This week’s New York Review of Books (June 4) has a retrospective article (“The Most Beautiful Girl in the World”) by Robert Gottlieb on the life of Evelyn Waugh’s good friend, Diana Cooper. The occasion for the article is the U.S. publication of Diana’s letters to her son, John Julius Norwich: Darling Monster. The article lists several books consulted by Gottlieb by and about her and her husband, including her letters to Evelyn Waugh and Conrad Russell.
Her friendships with these two men are contrasted. In the company of the older Russell she could relax, but her relationship with the younger Waugh was “punctuated by friction, disagreement, asperity.” Diana referred to it as “that jagged stone.” But, according to Gottlieb, their correspondence shows “that they enjoyed snapping at each other as much as they enjoyed being together.”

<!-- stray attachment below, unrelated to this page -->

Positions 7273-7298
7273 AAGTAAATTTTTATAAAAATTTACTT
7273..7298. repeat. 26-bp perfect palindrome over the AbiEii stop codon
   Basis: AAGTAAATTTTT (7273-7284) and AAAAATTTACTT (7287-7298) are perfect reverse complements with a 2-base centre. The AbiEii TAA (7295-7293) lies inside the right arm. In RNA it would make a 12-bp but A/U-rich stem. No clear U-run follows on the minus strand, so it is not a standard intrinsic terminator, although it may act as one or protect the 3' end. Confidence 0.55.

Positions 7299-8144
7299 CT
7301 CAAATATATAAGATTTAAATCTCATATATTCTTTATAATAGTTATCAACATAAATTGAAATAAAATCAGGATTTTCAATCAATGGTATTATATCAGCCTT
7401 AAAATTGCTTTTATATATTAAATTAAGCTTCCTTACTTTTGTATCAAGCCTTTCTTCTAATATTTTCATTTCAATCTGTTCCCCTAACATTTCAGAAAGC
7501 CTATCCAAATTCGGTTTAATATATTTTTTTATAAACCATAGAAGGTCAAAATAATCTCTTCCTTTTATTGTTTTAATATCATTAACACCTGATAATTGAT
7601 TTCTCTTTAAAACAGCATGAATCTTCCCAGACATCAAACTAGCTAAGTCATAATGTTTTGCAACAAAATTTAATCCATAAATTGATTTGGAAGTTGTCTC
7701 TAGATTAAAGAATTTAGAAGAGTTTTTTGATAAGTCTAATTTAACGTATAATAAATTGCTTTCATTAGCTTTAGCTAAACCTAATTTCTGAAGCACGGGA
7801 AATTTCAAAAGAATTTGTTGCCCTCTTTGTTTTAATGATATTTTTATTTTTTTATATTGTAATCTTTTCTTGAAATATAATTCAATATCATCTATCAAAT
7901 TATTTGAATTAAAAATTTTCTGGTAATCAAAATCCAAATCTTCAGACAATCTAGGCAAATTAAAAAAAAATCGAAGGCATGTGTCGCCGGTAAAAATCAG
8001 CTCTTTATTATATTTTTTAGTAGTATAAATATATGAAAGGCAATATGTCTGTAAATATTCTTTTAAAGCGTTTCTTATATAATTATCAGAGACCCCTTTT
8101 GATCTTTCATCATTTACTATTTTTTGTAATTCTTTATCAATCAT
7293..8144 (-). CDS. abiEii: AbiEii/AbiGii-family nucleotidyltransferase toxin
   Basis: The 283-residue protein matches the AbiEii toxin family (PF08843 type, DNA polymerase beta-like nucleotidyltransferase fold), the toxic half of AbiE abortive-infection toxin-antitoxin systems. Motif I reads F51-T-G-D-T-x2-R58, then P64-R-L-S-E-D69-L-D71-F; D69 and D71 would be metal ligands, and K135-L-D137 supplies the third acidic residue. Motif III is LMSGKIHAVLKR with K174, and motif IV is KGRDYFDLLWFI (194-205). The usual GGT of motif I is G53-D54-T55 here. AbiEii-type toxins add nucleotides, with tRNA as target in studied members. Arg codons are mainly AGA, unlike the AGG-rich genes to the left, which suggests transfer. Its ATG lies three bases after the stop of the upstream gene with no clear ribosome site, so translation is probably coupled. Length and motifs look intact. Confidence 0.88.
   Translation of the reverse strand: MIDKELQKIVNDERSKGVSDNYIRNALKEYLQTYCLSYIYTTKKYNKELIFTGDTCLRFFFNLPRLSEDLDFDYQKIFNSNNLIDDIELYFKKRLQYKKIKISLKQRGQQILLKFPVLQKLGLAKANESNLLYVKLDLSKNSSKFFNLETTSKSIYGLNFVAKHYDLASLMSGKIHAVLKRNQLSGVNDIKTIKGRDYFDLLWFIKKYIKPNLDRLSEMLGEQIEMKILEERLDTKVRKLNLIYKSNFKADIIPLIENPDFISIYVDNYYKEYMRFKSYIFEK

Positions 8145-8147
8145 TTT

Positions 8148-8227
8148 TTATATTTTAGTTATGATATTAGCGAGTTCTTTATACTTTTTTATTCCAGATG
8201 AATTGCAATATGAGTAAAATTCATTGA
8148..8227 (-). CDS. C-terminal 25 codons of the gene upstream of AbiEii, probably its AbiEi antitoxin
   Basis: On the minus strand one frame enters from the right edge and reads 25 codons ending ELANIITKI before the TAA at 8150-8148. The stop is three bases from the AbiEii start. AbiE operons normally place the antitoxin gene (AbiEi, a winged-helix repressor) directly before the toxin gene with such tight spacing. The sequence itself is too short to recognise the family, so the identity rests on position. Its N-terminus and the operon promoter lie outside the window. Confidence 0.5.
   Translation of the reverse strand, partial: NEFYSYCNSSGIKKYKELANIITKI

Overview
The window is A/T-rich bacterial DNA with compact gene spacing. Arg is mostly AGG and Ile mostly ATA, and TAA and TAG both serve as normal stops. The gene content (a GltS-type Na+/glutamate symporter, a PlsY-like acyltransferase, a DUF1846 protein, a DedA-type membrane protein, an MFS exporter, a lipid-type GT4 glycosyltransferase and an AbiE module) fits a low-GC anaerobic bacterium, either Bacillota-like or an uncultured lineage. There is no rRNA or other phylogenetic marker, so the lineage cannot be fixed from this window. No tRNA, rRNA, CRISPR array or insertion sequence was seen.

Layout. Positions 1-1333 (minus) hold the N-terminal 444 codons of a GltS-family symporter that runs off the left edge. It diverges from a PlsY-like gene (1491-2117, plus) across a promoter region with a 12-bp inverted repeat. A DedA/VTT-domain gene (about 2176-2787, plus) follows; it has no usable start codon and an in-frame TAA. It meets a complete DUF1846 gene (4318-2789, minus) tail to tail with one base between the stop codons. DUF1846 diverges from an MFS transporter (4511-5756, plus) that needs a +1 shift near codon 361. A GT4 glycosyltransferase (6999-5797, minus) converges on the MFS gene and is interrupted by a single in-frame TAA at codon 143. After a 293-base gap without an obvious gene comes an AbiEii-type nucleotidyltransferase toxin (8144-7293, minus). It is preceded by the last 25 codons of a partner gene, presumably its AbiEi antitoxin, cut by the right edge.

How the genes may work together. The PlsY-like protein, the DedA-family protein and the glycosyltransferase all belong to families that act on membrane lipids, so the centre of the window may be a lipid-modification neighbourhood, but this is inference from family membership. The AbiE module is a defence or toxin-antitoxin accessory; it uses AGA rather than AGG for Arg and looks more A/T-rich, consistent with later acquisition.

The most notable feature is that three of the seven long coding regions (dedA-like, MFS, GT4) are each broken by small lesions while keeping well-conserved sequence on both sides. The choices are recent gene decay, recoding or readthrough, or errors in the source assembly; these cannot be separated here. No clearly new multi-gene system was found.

The article concludes with a description of her driving habits. Not mentioned is the fact that Waugh’s own first description of her in his fiction involves a driving incident. This is in Scoop where she appears for the first time as Julia Stitch. According to her son, driving remained her favorite “occupation” until she was 89 when she drove into a traffic island on Wigmore Street. “She drove straight home, locked the car, went to bed and never drove again.” Nor did she ever leave the bed where she died a few years later in 1986, shortly before her 94th birthday.
The article is behind a paywall, but your public library may have a subscription that you can use online without having to visit the library.